Nina Ott and Alan Rowe were also featured in the Artful Piano series. While very different stylistically, they are both tremendously creative, have unique approaches, and gifted us with wonderful performances.
Nina Ott and Chris Lopes have dedicated many years to exploring latin music and fusing it with their many influences. The first tune they played was an original called Bebo dedicated to late great pianist Bebo Valdés.
Then they launched into The Peanut Vendor. According to wikipedia: “El manisero“, known in English as “The Peanut Vendor“, is a Cuban son–pregón composed by Moisés Simons. Together with “Guantanamera”, it is arguably the most famous piece of music created by a Cuban musician. “The Peanut Vendor” has been recorded more than 160 times, sold over a million copies of the sheet music, and was the first million-selling 78 rpm single of Cuban music.
I started researching Cuba and found some interesting footage. As most of you know, Cuba has a rich history, some great and some bad. I won’t dive into that here but it was a crown jewel destination in our hemisphere for many decades – Havana was a very happening place. I chanced upon a film by avant garde Russian filmmaker Mikhail Kalatozov called Soy Cuba. Kalatozov had been recognized for long continuous shots which technically were very difficult to do at the time, a distinction he shares with Orson Welles – watch the opening of one of my favorite films: A Touch of Evil. I found matching locations, including the Capri Hotel, in other footage and blended them together letting Nina’s soundtrack guide the action.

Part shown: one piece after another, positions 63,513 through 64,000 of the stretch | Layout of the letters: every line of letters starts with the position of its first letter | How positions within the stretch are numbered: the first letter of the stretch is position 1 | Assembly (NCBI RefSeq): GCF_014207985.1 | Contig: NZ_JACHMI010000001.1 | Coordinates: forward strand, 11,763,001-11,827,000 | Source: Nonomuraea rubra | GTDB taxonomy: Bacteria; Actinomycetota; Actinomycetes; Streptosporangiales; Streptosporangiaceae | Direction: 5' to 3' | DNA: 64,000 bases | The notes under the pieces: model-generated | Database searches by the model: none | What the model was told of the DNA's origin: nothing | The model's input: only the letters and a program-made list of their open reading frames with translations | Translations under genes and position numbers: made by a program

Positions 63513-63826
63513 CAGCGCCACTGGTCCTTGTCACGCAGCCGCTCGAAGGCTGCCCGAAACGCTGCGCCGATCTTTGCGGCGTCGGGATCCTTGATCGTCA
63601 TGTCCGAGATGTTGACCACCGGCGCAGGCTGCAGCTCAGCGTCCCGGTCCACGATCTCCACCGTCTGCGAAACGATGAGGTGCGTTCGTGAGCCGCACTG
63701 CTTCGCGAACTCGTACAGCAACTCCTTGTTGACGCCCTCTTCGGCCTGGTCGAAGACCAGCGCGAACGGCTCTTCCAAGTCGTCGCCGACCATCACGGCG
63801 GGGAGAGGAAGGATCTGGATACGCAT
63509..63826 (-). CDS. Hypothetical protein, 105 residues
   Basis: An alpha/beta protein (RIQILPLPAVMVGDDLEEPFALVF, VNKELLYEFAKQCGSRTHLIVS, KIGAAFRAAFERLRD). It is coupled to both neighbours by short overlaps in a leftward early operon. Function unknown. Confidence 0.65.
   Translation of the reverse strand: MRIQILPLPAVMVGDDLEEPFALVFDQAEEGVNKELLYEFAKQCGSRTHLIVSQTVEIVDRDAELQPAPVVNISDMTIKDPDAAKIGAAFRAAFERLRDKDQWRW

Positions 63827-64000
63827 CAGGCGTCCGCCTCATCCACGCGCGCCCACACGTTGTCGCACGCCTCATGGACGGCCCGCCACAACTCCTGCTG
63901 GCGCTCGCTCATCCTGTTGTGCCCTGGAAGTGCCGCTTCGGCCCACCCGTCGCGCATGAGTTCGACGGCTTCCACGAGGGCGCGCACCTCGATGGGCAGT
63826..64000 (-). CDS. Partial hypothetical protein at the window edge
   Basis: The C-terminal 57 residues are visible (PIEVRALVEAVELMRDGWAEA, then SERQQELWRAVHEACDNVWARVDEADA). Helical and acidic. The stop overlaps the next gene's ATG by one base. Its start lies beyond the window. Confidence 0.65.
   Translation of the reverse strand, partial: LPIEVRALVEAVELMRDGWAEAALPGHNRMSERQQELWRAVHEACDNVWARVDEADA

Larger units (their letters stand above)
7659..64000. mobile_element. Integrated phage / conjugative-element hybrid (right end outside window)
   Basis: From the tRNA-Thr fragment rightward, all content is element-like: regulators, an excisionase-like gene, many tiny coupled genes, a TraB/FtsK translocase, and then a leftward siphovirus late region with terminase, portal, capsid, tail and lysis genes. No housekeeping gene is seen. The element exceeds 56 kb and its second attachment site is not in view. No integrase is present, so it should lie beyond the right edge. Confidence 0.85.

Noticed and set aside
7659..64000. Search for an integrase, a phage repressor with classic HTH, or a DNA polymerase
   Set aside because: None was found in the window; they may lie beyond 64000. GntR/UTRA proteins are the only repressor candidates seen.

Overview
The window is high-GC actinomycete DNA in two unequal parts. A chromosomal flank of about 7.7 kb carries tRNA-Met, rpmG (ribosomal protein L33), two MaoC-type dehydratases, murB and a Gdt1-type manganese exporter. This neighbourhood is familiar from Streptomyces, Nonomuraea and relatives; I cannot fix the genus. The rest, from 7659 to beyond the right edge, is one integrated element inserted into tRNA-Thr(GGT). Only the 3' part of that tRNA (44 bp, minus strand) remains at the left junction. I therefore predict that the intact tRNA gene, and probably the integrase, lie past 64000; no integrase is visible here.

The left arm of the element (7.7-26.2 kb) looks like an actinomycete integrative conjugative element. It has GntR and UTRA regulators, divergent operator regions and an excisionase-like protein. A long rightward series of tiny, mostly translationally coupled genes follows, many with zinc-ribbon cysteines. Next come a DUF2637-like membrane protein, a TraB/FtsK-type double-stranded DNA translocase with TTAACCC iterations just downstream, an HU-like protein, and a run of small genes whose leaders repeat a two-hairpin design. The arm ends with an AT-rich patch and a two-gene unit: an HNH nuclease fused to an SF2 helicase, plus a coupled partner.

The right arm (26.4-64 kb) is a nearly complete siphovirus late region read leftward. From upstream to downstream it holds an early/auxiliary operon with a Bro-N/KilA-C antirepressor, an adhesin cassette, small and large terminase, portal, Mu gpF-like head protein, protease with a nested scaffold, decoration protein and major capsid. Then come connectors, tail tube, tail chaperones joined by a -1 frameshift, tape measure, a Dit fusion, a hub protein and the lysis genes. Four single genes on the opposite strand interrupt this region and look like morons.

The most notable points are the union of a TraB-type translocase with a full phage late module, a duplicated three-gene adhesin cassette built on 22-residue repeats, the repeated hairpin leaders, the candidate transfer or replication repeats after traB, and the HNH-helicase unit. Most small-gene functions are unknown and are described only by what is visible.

Alan Rowe is a wonderfully creative musician from New Hampshire who brought back Jazz master bassist John Lockwood to perform duo for their set. Based on the Cole Porter standard “What is this Thing Called Loved”, Alan composed his own melody. Like many great musicians today, his influences include Thelonious Monk – one of the key architects of Be-Bop. Monk was known to let his musicians play, often standing up from the piano and slowly spinning around while listening. He calls this tune: What Goes A Round. There is a surprising amount of wildlife around the Waban Library – a perfect compliment to the beautiful piano that made the library its home in May.
I had not expected to capture this classical performance but got lucky. Violinist and composer Icli Zitella came in from New York to perform his Vertices Suite at all 9 pianos in Newton and this is his performance from Waban.